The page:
The most shocking thing about this article was that Nardelli keeps his job. In the next few years, buying a U.S.-made car will take on a new meaning. GM is down 26% already this morning. This is grim news for the market in general which is down 220 as soon as the bell rung.
Silverlight is in a fight against [Adobe] Flash for the mindshare of media/RIA developers, but I'm seeing WPF as collateral damage
I thought the whole point of WPF/XAML was desire for a declarative desktop language to ease transitioning apps from desktop to/from browser. So WPF begat WPF/E which begat Silverlight which begat Silverlight 3 which will kill WPF?
I just got done watching Milk, the 2008 film featuring Sean Penn as Harvey Milk. This is the role for which he won his second Academy Award, and deservingly so. His portrayal of the first gay member of San Francisco's Board of Supervisors definitely first-rate and ground-breaking. The movie is a self-narration of Milk's life leading up to his election as City Supervisor, his championing of the defeat of Proposition 6, and ultimately his and Mayor George Moscone's assassination. So with the climax a known quantity, the character development and message are crux of this movie. The message is one of "Fighting the Good Fight" and that the fight is more important than the outcome. The script is a fine example of how a docudrama should be handled. Ultimately, I found the movie a little unsatisfying and let down by Gus Van Sant's direction. It seemed heavy-handed and manipulative, desperately trying to add a sense of mystery and drama where it didn't fit. Yes, we know the ending but don't insult me be feeding me one red herring after another.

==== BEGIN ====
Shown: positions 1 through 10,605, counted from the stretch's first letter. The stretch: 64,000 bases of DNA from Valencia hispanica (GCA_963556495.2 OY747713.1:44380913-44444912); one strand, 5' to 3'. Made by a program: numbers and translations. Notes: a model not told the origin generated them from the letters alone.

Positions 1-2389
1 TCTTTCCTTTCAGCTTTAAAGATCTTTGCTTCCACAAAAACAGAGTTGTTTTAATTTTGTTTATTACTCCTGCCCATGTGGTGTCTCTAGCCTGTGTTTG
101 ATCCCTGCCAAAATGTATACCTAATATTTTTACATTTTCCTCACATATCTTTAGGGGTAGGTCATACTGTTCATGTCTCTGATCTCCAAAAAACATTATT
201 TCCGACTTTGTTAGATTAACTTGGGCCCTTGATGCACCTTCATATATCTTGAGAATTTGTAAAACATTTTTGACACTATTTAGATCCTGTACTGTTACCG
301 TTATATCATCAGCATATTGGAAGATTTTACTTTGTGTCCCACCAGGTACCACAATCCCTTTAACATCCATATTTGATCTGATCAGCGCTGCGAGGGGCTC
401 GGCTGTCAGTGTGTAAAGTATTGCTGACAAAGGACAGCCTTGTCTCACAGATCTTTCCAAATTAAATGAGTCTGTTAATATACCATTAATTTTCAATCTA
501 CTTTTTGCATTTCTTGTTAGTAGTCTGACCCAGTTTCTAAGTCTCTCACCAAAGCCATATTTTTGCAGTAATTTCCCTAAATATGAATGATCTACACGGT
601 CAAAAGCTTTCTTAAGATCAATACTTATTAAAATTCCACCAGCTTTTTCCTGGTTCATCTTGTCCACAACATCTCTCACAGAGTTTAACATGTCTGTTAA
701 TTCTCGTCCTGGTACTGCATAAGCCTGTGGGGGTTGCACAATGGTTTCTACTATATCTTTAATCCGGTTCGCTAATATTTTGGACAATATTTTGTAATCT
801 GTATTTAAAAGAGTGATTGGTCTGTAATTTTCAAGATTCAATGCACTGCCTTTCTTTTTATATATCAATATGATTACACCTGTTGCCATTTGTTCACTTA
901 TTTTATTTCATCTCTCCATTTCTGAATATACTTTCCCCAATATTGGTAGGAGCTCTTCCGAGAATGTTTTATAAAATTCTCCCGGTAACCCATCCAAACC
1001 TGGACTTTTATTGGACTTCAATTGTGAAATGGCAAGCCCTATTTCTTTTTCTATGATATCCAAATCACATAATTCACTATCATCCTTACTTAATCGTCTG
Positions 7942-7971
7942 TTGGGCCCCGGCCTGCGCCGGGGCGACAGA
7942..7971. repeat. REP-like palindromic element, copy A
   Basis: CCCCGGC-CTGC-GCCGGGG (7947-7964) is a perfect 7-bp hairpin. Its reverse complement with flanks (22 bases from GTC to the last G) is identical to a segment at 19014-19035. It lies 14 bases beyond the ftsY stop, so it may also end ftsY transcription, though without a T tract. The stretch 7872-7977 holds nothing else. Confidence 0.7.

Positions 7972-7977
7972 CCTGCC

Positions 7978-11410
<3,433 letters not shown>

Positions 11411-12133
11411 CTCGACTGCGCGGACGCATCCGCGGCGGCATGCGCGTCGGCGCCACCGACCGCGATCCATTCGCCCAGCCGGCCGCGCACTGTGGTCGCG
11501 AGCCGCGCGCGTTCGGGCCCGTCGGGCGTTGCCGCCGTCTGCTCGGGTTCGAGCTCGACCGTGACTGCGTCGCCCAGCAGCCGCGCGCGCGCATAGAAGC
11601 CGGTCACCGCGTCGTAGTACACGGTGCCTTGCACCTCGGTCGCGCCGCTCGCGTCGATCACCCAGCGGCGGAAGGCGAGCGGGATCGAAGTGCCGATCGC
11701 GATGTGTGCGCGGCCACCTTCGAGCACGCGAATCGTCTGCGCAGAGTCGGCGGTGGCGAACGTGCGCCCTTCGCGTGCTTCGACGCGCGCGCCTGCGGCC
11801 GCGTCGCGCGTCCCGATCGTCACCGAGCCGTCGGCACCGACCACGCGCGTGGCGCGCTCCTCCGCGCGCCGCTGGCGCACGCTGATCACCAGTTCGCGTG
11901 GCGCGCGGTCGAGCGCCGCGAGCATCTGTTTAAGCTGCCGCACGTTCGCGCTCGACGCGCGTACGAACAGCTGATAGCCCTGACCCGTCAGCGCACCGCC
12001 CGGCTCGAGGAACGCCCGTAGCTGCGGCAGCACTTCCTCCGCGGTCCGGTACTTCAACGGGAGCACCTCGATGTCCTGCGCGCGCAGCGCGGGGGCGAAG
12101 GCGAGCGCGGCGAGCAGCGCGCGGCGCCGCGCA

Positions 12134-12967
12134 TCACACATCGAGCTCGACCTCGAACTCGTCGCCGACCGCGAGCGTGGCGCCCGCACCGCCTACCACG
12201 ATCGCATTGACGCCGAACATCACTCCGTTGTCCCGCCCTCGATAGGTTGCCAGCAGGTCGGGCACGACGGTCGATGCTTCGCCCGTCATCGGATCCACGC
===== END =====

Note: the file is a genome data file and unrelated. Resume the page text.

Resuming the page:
Don't let that little indiscretion keep you from seeing a very well acted movie that features a great message for tolerance. It's unfortunate that California just passed Proposition 8 in the same year as Milk's release. Sometimes, progress doesn't always move the way we think it should.
We need a word that says "I know tech" when you're on the phone with tech support, you'd just say "Fizzbin" and they'd know.
Can we make this happen, like asap, uh, FizzBin.
George Stephanopoulos "twitterviews" Senator John McCain today. Stephanopoulos asked his followers for questions and then he and the senator had an hour-long exchange through http://twitter.com
Takeaway points from this experiment [as Stephanopoulos calls it]:
140 characters are not a lot to express an opinion. It forces one to be a lot more concise and leaves a lot of room to be misinterpreted. Dodging a question becomes very blatant. Instant "analysis" from "pundits" lead to lots of side discussions.
Not a lot of content got generated by these two given the actual time consumed. Hopefully this format will get sorted as it matures. Given those limitations, though, I thought it was a very interesting exchange and another evolution for twitter.
So, if it’s full of trivial rubbish, it just means you’re following the wrong people, or are yourself failing to inspire anyone to write anything meaningful.
Great commentary on the state of social media in general and twitter.com specifically. The gist of the argument is again, that twitter (or any social application) is what you make of it. The key understanding is that "...twitter is fundamentally about conversations." It is up to the user to find content (read followers in twitter) that engages him and conversely generate content that engages other users.